During field work in summer 2010, the Alaska Department of Fish and Game (ADFG) determined the Prince of Wales Island wolf population has recently declined sharply. ADFG was unable to collect enough wolf scats to make a population estimate based on DNA. Reportedly, "only a 'small fraction' of the expected number of scats" was found during this effort, in which a number of known denning sites were checked and transects were checked over an extensive part of the island. In a regulatory proposal for the Alaska Board of Game's November 2010 meeting to help protect the species, ADFG estimated the island's wolf population to be 150, down by half or more from the 300–350 for the island determined by the 1990s radio-collar study.
In southeast Alaska, pups are usually born during the last 2 weeks of April. Dens are usually built 4–5 weeks prior to the birth, between the roots of trees, in small caves, or crevices in rocks, abandoned beaver lodges, or expanded mammal burrows.
History – managerial and political
The Alexander Archipelago wolf first arrived in Alaska sometime between 7,000 and 8,000 years ago, after the end of the Wisconsin glaciation period. The species was likely following the migration of the Sitka deer as they traveled north because of geographical and climate change in the area. The first observation of concern for the possible instability of the Alexander Archipelago wolf population was by a USDA Forest Service-sponsored interagency committee. This concern came about because of the extensive logging being conducted in the region's forest, under the Tongass Land Management Plan.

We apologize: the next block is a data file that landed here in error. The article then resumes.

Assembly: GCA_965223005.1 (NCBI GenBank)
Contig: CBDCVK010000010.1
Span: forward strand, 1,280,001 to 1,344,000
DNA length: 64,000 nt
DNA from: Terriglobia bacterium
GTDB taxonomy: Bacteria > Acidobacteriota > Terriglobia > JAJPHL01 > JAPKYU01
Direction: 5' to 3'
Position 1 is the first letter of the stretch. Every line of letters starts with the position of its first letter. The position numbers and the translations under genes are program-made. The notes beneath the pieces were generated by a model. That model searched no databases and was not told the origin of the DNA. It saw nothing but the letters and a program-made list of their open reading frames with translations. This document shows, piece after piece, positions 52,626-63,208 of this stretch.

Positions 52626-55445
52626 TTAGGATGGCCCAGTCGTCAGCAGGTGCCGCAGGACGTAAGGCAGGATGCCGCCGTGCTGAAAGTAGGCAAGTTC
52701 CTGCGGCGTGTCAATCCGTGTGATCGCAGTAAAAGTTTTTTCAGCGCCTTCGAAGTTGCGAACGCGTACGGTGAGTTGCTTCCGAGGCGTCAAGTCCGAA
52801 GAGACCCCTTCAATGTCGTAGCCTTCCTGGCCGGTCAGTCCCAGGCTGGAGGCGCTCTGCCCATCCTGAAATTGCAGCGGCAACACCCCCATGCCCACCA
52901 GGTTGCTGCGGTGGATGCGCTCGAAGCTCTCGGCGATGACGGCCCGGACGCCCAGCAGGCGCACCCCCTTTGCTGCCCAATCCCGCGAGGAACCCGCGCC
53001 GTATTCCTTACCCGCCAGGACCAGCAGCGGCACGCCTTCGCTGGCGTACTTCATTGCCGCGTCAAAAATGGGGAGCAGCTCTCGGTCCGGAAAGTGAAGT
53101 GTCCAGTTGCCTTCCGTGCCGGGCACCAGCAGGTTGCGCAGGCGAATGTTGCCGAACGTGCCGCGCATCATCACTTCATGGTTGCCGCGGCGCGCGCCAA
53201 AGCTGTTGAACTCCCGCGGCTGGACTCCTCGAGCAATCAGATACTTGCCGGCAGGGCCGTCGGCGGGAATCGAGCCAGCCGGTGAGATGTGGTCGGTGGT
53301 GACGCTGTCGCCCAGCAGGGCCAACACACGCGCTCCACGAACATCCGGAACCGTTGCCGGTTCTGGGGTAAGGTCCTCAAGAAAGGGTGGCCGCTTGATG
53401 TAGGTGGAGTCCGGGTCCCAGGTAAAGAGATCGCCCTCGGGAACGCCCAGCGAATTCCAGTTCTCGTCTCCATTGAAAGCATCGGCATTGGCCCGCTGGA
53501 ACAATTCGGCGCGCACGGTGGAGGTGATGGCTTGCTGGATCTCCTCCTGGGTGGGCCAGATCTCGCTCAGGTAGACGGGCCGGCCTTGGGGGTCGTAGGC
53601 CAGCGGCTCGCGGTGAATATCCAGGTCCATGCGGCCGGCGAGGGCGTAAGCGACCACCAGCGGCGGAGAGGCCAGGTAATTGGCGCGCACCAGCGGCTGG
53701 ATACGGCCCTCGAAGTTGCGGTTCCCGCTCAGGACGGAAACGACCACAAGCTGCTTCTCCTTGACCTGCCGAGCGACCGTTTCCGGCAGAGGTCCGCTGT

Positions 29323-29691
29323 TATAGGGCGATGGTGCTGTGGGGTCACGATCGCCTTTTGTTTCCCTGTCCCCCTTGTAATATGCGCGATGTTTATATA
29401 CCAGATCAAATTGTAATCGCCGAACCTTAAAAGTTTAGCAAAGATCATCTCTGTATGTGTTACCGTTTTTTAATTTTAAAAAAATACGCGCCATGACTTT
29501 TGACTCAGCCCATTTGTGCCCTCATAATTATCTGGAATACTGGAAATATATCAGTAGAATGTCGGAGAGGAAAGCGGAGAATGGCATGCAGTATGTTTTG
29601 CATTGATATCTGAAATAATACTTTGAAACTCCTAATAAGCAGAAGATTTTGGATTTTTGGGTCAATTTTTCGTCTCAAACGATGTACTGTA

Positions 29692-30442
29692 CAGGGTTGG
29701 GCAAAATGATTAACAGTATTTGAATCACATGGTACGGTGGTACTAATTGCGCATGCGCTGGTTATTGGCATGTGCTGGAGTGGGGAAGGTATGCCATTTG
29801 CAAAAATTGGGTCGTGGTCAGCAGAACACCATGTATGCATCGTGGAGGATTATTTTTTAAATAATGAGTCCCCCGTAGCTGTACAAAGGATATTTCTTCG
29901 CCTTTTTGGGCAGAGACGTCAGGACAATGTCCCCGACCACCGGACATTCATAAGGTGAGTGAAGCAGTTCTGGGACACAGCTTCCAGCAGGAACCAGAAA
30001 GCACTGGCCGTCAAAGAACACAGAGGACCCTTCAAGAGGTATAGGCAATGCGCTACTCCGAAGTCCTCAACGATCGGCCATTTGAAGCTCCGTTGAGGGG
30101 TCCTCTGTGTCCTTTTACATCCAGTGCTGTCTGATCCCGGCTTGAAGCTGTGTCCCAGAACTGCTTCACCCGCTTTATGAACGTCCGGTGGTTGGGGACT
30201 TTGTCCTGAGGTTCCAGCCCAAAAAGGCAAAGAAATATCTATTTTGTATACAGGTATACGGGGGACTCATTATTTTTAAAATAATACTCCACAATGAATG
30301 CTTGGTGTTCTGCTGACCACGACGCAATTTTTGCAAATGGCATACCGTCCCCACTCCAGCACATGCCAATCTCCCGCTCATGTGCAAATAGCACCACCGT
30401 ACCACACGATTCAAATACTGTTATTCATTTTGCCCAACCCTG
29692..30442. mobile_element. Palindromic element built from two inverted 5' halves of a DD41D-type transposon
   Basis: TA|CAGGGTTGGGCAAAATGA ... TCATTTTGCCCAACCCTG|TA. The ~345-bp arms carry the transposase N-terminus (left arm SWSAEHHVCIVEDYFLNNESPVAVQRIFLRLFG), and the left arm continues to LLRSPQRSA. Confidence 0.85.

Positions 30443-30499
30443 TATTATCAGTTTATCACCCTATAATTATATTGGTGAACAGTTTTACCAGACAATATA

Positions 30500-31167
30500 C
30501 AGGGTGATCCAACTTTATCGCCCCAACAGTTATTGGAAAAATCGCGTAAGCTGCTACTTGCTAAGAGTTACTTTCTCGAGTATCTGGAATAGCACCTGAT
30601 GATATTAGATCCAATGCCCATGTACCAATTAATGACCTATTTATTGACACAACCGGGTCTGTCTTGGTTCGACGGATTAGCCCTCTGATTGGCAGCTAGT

Endangered Species Act petition – 1993 to 1997
A petition was presented to the United States Fish and Wildlife Service (FWS) in December 1993 by the Biodiversity Legal Foundation and an independent biologist, requesting the Alexander Archipelago wolf to be listed as a threatened species under the Endangered Species Act. The agency published a positive 90-day finding in the Federal Register on May 20, 1994, but near the end of the year, issued another finding that a "listing is not warranted at this time", but that if the logging was not reduced or reservation areas created, the "long-term viability of the Alexander Archipelago wolf is seriously imperiled." To better assess the status of the species, the FWS ordered a conservation assessment to be made in terms of specific data of the species and its viability for the future.
After the assessment was completed, more studies were undertaken to understand exactly how the Alexander Archipelago wolf fits into the food chain and what effect extensive logging would cause. After study that, between 1995 and 2045, the population of the Alexander Archipelago wolf was surmised to "decline as much as 25%", along with Sitka deer population declining by 28% within the same time.